Michelle Obama As Imagined By A Talentless Artist Trying To Help

You probably don’t know Daniel Edwards, but oh, you will remember his work. Remember this bust of Hillary Clinton?

Those of you who haven’t already hurled after seeing Hillary done up like a “wrinkled, effeminate man,” should probably turn your head before you look at this sculpture of Britney Spears giving birth,

Well now, Edwards is back with a Michelle Obama sculpture that is, as you’d expect, distinctively horrible,

The powerful clay work shows Mrs Obama in the style of an African Queen, wearing large hooped earrings and an “afro pick” comb in her Egyptian-influenced hairstyle.

An American flag is tattooed across her naked chest and the comb is decorated with pearls, the traditional garb of a First Lady, and an American Eagle.

The work, by controversial sculptor Daniel Edwards, is clearly a nod to both Mrs Obama’s ethnic roots and her position at the heart of American culture and politics.

As her husband, Barack Obama, battles to win the next US presidential elections, she has come under intense media spotlight, and has been likened to former First Lady Jackie Kennedy.

However, Edwards said: “The goal is to create a look for Michelle Obama that eliminates excessive comparisons to Jackie Kennedy.”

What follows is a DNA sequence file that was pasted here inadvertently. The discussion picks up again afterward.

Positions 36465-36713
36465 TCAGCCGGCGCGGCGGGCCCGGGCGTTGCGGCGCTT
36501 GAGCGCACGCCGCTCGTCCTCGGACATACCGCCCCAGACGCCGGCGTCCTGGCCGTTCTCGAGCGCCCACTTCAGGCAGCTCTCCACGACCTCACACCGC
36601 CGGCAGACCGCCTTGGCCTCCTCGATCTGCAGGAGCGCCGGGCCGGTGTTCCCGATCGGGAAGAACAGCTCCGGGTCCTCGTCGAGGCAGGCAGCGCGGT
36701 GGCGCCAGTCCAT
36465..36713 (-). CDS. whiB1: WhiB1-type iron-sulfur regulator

It’s incredibly tacky, makes Michelle Obama look like she just walked out of some village in Zimbabwe, and she’s definitely a lot flatter in real life than she is in that sculpture.

All in all, it’s hideous — but, distinctively hideous like the Clinton and Spears’ piece. Although I despise pretty much every big sculpture I’ve seen the guy do, I have to give him credit: he’s either a mad genius or so uniquely untalented that you can’t help but notice his work.

Although I don’t like any of his material and actually feel sorry for the people he sculpts, I do have to give Edwards credit for creating art that actually captures people’s attention and looks like something, as opposed to piles of randomly thrown together crap or shock art that passes for so much of modern art today.

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